Also, remember, mutilation, as strange as it may seem, is often a sign of higher status. Roman soldiers were willingly branded to indicate their rank. A century ago, young German men had scars surgically created on their faces. This was to suggest that they had been in a duel and were, therefore, aristocrats. Mutilation – a sign of status. Hence circumcision. A sign that you had taken the next step up on the spiritual ladder.
As an aside, I think I should mention that what was going on was not new. The same thing or rather, one should say, the opposite thing had caused problems two hundred years before. Some young Jewish men in order to gain acceptance by their Greek and Roman neighbors in Jerusalem, who thought the practice abhorrent, sought “to remove the marks of circumcision,” as Paul puts it. ( I Cor. 7:18 ) I’m not sure what this means and I’m not sure I want to know, but as I said before, people will do almost anything to gain acceptance and enhance their status.
I often think that when we read or hear Paul talking about this – and it is an issue in many of his letters – the Law of Moses, circumcision and so on – his arguments and his conclusions may seem remote and strange, nothing that could possibly concern you and me, because they are centered on things we might find primitive or even brutal. But when we realize that status is one of the things involved here, the dispute begins to make more sense. For think of the odd, expensive, bizarre and even self-destructive things that people do in today’s world to enhance their status or their acceptance in the eyes of others. Nothing really has changed, for again, human beings, as I said, will do almost anything to enhance their status, and the Galatian converts were no exception.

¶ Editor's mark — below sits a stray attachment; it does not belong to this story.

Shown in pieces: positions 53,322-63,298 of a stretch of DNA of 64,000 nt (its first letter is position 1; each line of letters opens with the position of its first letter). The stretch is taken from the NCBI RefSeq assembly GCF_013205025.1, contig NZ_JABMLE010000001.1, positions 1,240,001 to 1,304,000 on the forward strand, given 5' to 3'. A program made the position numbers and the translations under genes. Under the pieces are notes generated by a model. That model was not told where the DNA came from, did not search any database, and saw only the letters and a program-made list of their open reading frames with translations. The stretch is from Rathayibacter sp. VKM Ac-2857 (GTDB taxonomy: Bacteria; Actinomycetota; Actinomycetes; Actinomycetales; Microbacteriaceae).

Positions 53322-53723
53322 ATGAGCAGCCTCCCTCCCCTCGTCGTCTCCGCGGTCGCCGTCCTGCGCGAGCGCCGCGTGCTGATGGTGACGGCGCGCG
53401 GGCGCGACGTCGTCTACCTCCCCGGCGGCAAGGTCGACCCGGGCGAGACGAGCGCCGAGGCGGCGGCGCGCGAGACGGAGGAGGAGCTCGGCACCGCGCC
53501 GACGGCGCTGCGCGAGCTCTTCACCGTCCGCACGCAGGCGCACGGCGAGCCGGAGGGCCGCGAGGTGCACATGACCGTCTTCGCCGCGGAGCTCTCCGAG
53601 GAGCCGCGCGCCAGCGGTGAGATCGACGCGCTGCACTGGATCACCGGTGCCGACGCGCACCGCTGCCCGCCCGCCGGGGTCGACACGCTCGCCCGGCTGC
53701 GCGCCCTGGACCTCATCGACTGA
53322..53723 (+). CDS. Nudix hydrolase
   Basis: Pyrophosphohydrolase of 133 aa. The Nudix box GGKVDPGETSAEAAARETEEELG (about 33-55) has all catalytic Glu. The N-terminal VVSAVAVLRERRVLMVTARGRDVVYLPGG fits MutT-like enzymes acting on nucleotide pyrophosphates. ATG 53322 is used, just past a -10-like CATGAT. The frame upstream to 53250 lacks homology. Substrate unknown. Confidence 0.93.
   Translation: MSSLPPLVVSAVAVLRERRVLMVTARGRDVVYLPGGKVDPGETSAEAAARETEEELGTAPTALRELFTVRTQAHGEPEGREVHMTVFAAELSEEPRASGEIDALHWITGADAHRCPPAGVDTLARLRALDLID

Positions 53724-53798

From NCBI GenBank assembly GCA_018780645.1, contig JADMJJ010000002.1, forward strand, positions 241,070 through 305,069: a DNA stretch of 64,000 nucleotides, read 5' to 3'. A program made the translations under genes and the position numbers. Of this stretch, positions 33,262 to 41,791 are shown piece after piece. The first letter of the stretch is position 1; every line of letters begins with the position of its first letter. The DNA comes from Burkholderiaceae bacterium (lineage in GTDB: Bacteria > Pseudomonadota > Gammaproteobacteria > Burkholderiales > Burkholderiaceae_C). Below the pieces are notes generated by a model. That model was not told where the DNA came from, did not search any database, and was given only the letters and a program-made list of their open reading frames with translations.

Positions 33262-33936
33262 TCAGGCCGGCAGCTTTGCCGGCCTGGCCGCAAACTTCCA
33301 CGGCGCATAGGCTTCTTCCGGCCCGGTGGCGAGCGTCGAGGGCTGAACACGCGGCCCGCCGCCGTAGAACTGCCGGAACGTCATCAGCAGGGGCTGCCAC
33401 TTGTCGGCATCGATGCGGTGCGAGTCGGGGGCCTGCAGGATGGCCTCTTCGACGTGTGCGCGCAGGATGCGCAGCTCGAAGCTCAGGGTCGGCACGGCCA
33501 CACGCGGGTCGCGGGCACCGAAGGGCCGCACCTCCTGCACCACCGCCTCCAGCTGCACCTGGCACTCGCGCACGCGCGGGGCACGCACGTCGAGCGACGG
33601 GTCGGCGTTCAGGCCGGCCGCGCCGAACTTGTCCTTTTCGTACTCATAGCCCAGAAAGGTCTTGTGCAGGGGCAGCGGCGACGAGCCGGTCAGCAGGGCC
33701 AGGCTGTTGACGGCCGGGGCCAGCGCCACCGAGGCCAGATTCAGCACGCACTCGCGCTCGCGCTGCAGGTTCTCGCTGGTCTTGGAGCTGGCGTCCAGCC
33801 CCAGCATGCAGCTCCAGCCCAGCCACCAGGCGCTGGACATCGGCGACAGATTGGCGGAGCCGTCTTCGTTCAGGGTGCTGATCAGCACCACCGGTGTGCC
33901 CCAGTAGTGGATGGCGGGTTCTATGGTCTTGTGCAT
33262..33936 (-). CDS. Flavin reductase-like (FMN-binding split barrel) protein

Paul was against this. There is, as he sees it, no system of status in Christianity. There may be different offices and ministries in the Church, but these are functional, for all are one, all are equal in Christ. He writes:
For in Christ Jesus you are all sons of God, through faith. For as many of you as were baptized into Christ have put on Christ. There is neither Jew nor Greek, there is neither slave nor free, there is neither male nor female; for you are all one in Christ Jesus. And if you are Christ’s, then you are Abraham’s offspring, heirs according to promise. ( 3:27- 29 )
You have put on Christ, he says to them. Christ lives within you. Christ is now your true identity. Jew, Greek, slave, free, male, female – these distinctions are unimportant. Status is unimportant. You have put on Christ. Christ lives within you. Christ is now your true identity. And what higher status could there be than that ?
And this is the work of God, Paul tells them. It’s not something you deserve; you don’t. It’s not something you earn; you can’t. It’s grace. Grace freely bestowed upon those who are in Christ. Freely bestowed – that’s what Fr. Wood has been hammering home for the past few weeks. Freely bestowed – that is the essential truth of Christianity. It is not a truth which is human and admirable, but rather it is the result of an action which is divine and mystical.
Listen to Paul as he writes to Christians in another place, Ephesus. The people there, like the Galatians, had been Gentiles, outsiders, not offspring of Abraham, not part of God’s Promise and the Covenant, but by God’s act in a New Covenant they had been grafted into the one body of Christ. Paul tells them:
But now in Christ Jesus, you who once were far off have now been brought near in the blood of Christ. For he is our peace, who has made us both one – Jews and Gentiles – and has broken down the dividing wall of hostility, by abolishing in his flesh the law of commandments and ordinances, that he might create in himself one new man in place of the two, so making peace, and might reconcile both to God in one body through the blood of the cross, thereby bringing the hostility to an end. ( 2:13 – 16 )